"Coyote," said White Buffalo Woman, "don’t you understand that your music and your dance, and even your fire, are nothing but the spirits of those creatures who are different from you? As you drove them away, they left even your heart and took their spirits with them. If you want your music and dance back, you must go back to your friends and accept them back into your heart. Only then will you be able to go on."

The next morning when Coyote awoke, he couldn’t remember his dream, but when the birds began to sing, as they always do in the morning, he sat still and listened to them. Then, he began to go back the way he had come. That night, when he built his fire, he could remember a short song. And after he finished that one a longer one. And more and more until all the songs he knew came back to him, and some he’d never remembered knowing.

The next day he went off, back the way he had come, and chanced upon Moose. And he asked Moose how to get across the wide and sloppy marsh. Moose smiled and led him to a dry spot and used one of his giant antlers to point the way to a very narrow trail. Coyote followed that trail and found that it led to a meadow at the end of the marsh, a meadow more beautiful than he ever remembered seeing. He built his fire there and that night, in addition to his singing he discovered that the drum seemed impatient for him to begin playing it. And the flute practically played itself. That night was not lonely at all and he slept with a smile on his face.

In the morning, he was on his way, back the way he’d come. Reaching the top of the hill he found rabbit scampering about. When Coyote saw Rabbit he stopped. He looked at him from only a few paces away. Suddenly, Rabbit stopped hopping. His nose twitched. His eyebrows raised. What was Coyote thinking, he wondered. Just then, Coyote bounded toward him with more energy than anyone had ever seen from Coyote in years, and he began to jump too! All around rabbit. And they jumped and they played and they ran all about in the field just above the clearing where they all lived. That night, back in his own tipi, Coyote invited all the animals from all around to join him. And he built the biggest, most magnificent fire any of them had ever seen. And he brought out his drum and his flute and everyone helped make music. And then he began to sing. And this is what he sang.

HYMN 99 (Fourth verse) Nobody Knows the Trouble I’ve Seen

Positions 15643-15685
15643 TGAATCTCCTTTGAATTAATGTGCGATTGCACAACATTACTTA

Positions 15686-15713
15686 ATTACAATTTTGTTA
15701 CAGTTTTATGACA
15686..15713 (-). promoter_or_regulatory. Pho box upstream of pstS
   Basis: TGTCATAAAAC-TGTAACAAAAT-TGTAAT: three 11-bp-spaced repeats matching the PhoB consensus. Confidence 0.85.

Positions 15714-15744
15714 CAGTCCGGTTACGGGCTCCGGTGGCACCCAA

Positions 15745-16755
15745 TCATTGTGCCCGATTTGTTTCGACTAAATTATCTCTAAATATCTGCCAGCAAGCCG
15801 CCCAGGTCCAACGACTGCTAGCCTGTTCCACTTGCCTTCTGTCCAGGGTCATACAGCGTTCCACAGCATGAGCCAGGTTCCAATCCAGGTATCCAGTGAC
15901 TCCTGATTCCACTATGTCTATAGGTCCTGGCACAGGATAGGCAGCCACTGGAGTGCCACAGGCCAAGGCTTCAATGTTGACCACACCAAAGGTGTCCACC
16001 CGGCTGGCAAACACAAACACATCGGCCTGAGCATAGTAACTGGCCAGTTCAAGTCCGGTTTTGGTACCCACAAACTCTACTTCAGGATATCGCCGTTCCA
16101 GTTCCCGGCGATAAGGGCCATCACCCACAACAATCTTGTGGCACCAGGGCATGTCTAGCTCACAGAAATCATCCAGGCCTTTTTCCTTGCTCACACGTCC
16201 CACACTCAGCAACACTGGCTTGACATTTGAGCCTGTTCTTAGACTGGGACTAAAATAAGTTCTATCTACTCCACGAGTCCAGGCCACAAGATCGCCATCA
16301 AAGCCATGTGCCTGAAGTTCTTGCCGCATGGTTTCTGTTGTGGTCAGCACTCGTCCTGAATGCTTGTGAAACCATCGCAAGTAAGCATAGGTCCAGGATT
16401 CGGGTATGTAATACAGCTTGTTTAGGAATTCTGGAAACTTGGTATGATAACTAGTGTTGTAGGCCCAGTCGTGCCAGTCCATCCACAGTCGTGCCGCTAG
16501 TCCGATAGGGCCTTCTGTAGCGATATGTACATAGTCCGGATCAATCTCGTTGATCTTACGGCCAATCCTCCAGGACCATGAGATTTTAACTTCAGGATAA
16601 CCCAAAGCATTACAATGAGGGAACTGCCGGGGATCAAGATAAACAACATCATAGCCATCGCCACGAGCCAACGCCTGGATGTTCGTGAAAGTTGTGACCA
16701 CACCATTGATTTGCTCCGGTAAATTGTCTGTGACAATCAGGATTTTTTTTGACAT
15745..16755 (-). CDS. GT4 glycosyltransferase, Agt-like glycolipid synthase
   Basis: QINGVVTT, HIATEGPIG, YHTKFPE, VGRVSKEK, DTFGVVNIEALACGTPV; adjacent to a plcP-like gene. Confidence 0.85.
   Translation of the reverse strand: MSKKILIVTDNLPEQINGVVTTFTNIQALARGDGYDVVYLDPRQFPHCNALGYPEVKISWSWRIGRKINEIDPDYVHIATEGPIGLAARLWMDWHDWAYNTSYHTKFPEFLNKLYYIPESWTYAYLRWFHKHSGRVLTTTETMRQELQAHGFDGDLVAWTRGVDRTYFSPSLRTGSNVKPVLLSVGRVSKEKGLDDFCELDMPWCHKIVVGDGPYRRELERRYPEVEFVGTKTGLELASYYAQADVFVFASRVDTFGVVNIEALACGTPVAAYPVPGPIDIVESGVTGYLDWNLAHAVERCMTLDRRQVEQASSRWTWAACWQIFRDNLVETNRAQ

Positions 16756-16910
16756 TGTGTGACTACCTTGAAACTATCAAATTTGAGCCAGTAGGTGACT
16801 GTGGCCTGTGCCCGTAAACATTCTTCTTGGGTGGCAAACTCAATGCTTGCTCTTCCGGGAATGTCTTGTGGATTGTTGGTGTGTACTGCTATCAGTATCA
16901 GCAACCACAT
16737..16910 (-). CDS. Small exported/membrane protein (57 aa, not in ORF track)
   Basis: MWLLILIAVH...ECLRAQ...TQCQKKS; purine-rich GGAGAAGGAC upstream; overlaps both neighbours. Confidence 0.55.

Nobody knows the trouble I’ve seen
Nobody knows my sorrow
Nobody knows the trouble I’ve seen
Glory Hallelujah!
One day when I
was walking ‘long
Oh, yes, Lord!
The heavens broke
and love came down
Oh, yes, Lord!
Nobody knows the trouble I’ve seen
Nobody knows my sorrow
Nobody knows the trouble I’ve seen
Glory Hallelujah!

Narrator:
And after they finished singing, Old Coyote, took some careful steps right next to the fire and he took the hands and paws and wings of all his friends and he began to lead them in a dance. And this is the dance he decided to do.

(Will teach the steps)
I danced in the morning when the sun came to light
I danced in the evening and well into the night
I danced in my visions ‘till a Woman I did see
I am the Lord of the dance said she.

Dance, Dance whoever you may be
I am the Lord of the dance said he
And I’ll lead you all, wherever you may be
And I’ll lead you all in the dance said he.

OFFERTORY
Service Leader
:
This community of people gathers together attempting to accept ourselves, each other and the world around us. We strive to make ourselves, and each other, the best person we can be. We do this by our generosity. We are generous with our time, our talent and our money. This evening, when the basket comes round to you please give something important. If it is money, that is great. This community and it’s programs will make good use of it. But it is equally important to give of your dreams. If that is your gift to us tonight, think of what you would wish for yourself or this community, or the world, place that wish in your hand, and, when the basket comes by, drop it in. Those wishes are equally important, and equally welcome.

HYMN 402 From You I Receive
(As the basket goes around)

CLOSING WORDS
Service Leader
:
Coyote had many gifts. Some he lost. But with the help of his community, he found them again. May we all do the same.

CLOSING HYMN 395 Sing and Rejoice